Imagine mining mica in narrow, shadowy tunnels at claustrophobic temperatures and with no safety equipment. Then imagine finding a portal at the end of it, leading you into an enchanting realm of pink seas and purple skies – the realm of jinn, full of the trickster beings from your mother’s cautionary tales. This is the crux of my debut contemporary fantasy, Nura and the Immortal Palace. It follows Nura, a spunky 12-year-old mica miner who must labour away to help put food on the table for her family. But when the mines collapse and her best friend is ruled dead, Nura digs deeper to find a portal realm of jinn – and that her friend isn’t dead, he’s been kidnapped.
The inspiration for this story hit me at an unexpected moment. I came across a documentary detailing mica mining, and when I learned the majority of workers were children, used to traverse narrow mines, I wondered why no one else around me knew of this atrocity. Why weren’t more people talking about this? How come our supply chains are so opaque that we can rarely trace the origin of materials back to their illegal sources? It was shocking – not just because these workers were being paid dirt, but because of how invisible their efforts were to the rest of the world.
After learning about mica mining and the horrors of it, I knew I wanted to write from the viewpoint of one of the child miners, and how she might have a distorted view of childhood and the future. These are heavy themes, but I discussed it against a backdrop of a glittering world and a fast-paced adventure. So often we see foreigners and adults detailing the situation; the kids only seen as victims and rarely given a voice. I wanted to change that. These kids, no matter how forsaken or discarded they are, deserved to be the protagonists of their own lives.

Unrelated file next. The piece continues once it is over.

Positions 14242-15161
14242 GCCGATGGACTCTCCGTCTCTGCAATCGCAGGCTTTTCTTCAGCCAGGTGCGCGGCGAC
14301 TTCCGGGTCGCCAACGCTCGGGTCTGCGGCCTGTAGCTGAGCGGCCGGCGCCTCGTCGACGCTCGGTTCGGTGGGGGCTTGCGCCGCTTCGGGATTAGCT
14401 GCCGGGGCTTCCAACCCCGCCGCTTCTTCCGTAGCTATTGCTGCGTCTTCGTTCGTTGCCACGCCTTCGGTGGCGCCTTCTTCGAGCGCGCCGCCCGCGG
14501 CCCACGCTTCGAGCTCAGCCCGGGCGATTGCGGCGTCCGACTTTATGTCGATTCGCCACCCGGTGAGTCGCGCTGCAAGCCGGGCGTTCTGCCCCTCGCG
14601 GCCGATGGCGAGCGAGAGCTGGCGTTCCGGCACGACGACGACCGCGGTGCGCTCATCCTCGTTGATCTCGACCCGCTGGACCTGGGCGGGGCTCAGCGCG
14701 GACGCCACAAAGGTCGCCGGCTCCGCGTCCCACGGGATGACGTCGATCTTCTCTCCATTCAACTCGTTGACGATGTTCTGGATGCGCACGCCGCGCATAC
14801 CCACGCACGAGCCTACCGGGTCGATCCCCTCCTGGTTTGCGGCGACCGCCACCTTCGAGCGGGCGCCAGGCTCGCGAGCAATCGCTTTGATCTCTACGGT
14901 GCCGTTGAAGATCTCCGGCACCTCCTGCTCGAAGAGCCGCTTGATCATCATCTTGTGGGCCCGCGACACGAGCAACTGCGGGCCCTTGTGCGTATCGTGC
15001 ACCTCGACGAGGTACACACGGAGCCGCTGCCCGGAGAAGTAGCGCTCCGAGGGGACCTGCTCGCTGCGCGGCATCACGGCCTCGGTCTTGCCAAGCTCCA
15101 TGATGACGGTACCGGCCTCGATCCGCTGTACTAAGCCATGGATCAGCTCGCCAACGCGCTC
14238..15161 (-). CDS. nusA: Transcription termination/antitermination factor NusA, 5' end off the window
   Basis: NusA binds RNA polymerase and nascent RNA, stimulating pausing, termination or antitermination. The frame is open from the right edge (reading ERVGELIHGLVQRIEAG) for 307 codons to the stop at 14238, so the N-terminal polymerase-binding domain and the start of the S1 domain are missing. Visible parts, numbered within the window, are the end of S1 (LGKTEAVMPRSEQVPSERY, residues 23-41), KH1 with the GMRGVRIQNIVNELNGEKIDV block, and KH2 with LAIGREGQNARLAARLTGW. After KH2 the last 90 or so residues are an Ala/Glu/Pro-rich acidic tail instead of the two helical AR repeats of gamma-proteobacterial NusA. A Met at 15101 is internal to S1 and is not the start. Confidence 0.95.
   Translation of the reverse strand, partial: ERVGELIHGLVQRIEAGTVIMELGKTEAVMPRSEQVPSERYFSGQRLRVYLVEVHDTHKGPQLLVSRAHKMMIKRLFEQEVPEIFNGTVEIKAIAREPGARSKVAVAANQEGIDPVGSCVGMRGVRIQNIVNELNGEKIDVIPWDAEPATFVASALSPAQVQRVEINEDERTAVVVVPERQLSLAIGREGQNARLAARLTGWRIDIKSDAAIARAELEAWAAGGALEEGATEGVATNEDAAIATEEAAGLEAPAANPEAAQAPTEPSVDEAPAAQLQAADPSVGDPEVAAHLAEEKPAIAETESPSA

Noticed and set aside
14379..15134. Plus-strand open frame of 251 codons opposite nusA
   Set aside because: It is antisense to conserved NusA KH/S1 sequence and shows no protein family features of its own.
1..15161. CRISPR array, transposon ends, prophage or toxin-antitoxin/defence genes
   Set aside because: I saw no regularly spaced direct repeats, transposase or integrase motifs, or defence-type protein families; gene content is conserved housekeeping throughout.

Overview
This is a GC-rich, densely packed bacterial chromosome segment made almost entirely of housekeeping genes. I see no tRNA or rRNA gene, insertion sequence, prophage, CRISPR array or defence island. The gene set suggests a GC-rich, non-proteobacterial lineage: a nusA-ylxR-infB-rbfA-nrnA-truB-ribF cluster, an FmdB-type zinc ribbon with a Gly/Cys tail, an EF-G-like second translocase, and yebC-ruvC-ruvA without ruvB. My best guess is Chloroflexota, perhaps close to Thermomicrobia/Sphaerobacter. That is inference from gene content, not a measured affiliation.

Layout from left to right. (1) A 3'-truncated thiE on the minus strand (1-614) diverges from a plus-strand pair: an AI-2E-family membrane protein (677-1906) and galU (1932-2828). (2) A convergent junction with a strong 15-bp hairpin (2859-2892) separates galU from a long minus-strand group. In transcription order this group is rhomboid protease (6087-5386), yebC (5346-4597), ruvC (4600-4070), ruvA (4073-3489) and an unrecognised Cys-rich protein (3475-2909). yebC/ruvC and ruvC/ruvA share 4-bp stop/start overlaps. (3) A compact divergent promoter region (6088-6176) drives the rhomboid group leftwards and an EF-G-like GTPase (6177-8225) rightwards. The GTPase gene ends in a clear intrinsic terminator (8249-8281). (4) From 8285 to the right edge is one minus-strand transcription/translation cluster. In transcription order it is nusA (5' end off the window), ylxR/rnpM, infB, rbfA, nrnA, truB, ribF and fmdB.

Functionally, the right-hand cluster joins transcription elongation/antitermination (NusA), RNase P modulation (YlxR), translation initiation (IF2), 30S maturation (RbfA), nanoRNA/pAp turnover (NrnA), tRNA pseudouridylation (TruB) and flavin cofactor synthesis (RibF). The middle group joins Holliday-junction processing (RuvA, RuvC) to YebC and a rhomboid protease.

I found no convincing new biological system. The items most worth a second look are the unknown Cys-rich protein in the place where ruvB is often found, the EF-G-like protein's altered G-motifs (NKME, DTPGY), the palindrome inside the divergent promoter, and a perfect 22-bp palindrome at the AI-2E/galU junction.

And it wasn’t just their situation that spoke to me, it was their skin, their language, who they were. These South Asian kids looked like me and talked like I did. As an immigrant, I spent much of my life trying to suffocate my heritage to suit western customs. But now that I’m older, I’ve recognized the views I had of my own culture were misjudgements created by harmful media depictions. Writing Nura and the Immortal Palace has been my way of reaching back to my culture. It’s a celebration of everything I love about it – the food, the clothes, the community.One of my biggest hopes with Nura and the Immortal Palace is for readers to see the normality of Islam – it’s not the extreme dogma that media likes to portray it as. It can just be kids making time to pray, getting excited about Eid, or trembling at a late-night jinn anecdote.
Nura and the Immortal Palace was written for 12-year-old-me, someone who would’ve devoured a book about an ambitious girl who looks and thinks like her. But it’s also written for people of any age to enjoy an enchanting journey into an extraordinary world – and for those who think they’re too disadvantaged to be heroes. You can be. Because everyone deserves a chance at their dreams.
Nura and the Immortal Palace is written by M.T. Khan and is published by Walker Books. It is currently Waterstones Book of the Month!
Walker Books have produced the following guides to accompany the text for use in schools and at home.